Renting vs Buying in Downtown Toronto
By Wayne Chung
Written December 29 2015
I have crunched some numbers for you to see how much buying will cost, not all homes are created equal. The focus of this article is the purchase of a 1 million dollar 2 1/2 storey semi-detached brick home in downtown Toronto. This is for those who can qualify for a mortgage on a 1 million dollar home without relying on the rental income of the property to help qualify.
If you live in a 1 bedroom downtown condo and are paying $1700/month in rent you can do better with your money.
With a $136,000 downpayment (10%) you can own a 3 unit 1 million dollar home in the downtown core (south of bloor, west of yonge, and east of dufferin). This is typically a 2 1/2 storey brick semi-detached house.
Breaking down the financials:
$100,000 downpayment leaves you with $900,000 mortgage + $36,000 closing costs.
25 year mortgage at 2.5% is $4031/month mortgage payment.
Rent out the 1 bedroom 700 square feet unit in the basement which usually goes for $1000/month.
Rent out the 2nd and 3rd floors 3 bedroom, 1 kitchen, 1 living room, 1 bathroom unit for $2800/month.
This leaves you with $3800/month in rental income. You live in the 1 bedroom, 1 living room, 1 kitchen, 1 washroom unit on the first floor with backyard access.
Total expenses are roughly $1100/month for taxes, heat, insurance, hydro, garbage and water.
In this typical scenario you are paying $1331/month to live in prime downtown in a 1 bedroom unit with a backyard.
If you want to live in the 3 bedroom unit on the 2nd and 3rd floor and rent out the 1 bedroom on the first floor.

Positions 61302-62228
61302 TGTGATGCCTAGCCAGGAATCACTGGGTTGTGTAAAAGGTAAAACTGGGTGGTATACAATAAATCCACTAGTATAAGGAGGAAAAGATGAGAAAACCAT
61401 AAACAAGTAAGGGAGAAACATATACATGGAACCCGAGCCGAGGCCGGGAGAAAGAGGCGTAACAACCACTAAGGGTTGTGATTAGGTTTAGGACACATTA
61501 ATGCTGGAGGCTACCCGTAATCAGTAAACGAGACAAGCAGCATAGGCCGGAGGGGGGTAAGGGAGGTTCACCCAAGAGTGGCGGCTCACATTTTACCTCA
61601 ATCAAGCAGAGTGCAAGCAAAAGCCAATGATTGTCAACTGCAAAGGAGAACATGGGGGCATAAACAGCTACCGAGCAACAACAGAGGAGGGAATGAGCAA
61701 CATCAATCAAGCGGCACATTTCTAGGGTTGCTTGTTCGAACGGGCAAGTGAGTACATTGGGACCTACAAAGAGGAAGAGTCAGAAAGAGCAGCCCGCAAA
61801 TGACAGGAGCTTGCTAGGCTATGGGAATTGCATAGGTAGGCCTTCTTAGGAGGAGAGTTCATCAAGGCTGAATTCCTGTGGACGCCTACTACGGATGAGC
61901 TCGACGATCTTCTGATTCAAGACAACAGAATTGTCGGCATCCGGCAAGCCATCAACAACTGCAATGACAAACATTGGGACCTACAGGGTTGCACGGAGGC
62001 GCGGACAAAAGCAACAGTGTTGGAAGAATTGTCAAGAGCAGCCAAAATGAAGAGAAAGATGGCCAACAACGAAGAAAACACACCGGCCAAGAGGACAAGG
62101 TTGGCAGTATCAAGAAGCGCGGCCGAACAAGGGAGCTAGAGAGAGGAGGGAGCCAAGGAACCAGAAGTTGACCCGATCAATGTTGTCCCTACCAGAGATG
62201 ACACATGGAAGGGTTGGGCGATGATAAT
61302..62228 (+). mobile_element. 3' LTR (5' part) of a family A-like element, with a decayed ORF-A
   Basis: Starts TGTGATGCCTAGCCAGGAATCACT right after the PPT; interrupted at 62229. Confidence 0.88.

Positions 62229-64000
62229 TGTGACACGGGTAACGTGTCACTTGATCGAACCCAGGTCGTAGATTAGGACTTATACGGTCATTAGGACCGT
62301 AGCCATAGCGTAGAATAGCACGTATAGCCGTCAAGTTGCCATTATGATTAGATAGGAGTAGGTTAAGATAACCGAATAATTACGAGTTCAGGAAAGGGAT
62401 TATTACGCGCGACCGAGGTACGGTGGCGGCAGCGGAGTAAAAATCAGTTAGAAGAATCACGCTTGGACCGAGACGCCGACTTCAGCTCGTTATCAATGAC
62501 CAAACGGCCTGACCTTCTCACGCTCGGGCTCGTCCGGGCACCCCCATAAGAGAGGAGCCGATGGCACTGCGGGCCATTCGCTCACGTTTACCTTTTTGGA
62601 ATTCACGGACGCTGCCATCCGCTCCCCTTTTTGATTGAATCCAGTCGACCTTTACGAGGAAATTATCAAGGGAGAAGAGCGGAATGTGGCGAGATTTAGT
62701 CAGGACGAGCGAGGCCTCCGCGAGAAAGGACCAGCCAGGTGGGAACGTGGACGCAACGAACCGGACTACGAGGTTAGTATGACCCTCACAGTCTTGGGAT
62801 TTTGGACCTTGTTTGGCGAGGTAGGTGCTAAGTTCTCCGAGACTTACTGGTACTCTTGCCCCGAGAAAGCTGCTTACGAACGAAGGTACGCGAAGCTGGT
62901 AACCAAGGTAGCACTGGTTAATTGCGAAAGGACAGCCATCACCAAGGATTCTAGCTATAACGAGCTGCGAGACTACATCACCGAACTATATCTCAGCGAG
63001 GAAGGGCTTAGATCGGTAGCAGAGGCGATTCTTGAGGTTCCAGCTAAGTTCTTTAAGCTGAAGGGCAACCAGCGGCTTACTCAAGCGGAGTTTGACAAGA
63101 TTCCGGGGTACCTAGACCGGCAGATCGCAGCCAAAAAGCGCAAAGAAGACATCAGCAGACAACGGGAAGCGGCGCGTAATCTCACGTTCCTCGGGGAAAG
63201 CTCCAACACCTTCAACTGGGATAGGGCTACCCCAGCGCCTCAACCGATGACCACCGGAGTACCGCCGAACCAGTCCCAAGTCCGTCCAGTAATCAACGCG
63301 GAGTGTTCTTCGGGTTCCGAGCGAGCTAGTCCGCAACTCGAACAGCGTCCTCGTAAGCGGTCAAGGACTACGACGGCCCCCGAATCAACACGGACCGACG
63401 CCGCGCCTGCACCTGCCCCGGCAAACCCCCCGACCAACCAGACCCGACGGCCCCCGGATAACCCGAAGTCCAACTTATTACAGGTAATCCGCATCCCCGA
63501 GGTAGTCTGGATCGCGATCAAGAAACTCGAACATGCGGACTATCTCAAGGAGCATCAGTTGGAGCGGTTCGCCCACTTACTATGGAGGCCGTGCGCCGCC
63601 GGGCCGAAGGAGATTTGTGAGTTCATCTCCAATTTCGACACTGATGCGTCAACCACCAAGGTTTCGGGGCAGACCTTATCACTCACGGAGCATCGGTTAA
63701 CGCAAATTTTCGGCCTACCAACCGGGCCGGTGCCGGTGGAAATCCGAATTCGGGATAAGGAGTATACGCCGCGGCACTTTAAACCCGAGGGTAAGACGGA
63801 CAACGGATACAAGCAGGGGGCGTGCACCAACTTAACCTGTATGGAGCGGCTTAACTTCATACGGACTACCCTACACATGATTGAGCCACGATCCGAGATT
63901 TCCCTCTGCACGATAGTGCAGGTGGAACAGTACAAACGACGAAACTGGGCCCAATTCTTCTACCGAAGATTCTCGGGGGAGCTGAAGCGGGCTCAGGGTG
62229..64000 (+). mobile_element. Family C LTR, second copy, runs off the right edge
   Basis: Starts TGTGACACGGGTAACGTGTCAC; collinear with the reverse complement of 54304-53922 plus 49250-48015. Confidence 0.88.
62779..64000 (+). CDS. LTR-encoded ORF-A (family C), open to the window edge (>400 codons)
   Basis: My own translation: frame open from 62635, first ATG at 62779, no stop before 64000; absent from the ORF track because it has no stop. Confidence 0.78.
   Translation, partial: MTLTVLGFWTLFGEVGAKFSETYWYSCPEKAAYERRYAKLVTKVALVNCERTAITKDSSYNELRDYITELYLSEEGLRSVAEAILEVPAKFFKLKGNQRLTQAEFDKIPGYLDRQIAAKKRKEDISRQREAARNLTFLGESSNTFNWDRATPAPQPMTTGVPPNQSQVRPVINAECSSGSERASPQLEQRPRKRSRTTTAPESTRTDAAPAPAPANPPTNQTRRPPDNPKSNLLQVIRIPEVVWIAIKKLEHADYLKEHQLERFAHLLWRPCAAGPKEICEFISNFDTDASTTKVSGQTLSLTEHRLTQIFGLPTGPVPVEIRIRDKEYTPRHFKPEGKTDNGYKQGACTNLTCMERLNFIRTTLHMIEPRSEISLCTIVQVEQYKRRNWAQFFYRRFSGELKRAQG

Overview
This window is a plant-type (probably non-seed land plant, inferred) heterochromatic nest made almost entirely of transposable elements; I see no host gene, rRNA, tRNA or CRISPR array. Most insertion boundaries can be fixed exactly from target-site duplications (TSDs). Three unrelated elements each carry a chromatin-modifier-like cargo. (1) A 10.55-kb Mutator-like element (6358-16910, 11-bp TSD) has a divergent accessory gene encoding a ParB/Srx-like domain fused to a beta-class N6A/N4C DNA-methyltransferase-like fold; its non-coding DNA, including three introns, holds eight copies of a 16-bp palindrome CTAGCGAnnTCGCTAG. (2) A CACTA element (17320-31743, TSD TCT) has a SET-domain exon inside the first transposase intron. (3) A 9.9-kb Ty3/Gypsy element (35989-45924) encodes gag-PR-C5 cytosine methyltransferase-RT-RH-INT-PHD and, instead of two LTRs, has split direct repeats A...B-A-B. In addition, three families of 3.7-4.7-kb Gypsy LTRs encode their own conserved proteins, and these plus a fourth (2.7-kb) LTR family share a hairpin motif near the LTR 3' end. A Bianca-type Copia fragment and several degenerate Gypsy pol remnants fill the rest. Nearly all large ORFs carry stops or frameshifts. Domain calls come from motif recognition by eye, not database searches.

you get $1700/month rent for the first floor with the backyard. It will cost $2431 per month to occupy the 2nd and 3rd floor 3 bedroom unit instead.
In the meantime your tenants are paying most of your mortgage and in 25 years it will be yours free and clear.
Yes you will have to deal with tenants but I think it is totally worth it. Do your due diligence with checking tenant credit, referral and work history. This should minimize the number of bad tenants.
If the housing market goes down rents usually do not change much, rents trend up consistently. Below is what happened in the USA as i couldn’t find a good one for Canada but it is similar.
With current Canadian policy of massive money printing to keep the canadian dollar on par with USA’s quantitative easing money inflation. The money supply will keep inflating, we will keep experiencing inflation which will mean the price of homes will trend up in the long term due to the sheer increasing number of dollars in circulation chasing a limited number of houses. Toronto is a hot spot for immigration in canada. Canada welcomes 250,000 new permanent residents each year, with most of them moving to Toronto. Currently the Downtown Toronto freehold house market (not condos) is experiencing roughly 8%+ increase each year for the last few years.
Your 135,000 downpayment will be leveraged if the housing market goes up. 8% increase in value of your 1 million dollar home becomes an extra $80,000 in equity which is roughly 58% return in a year based on a $136,000 downpayment.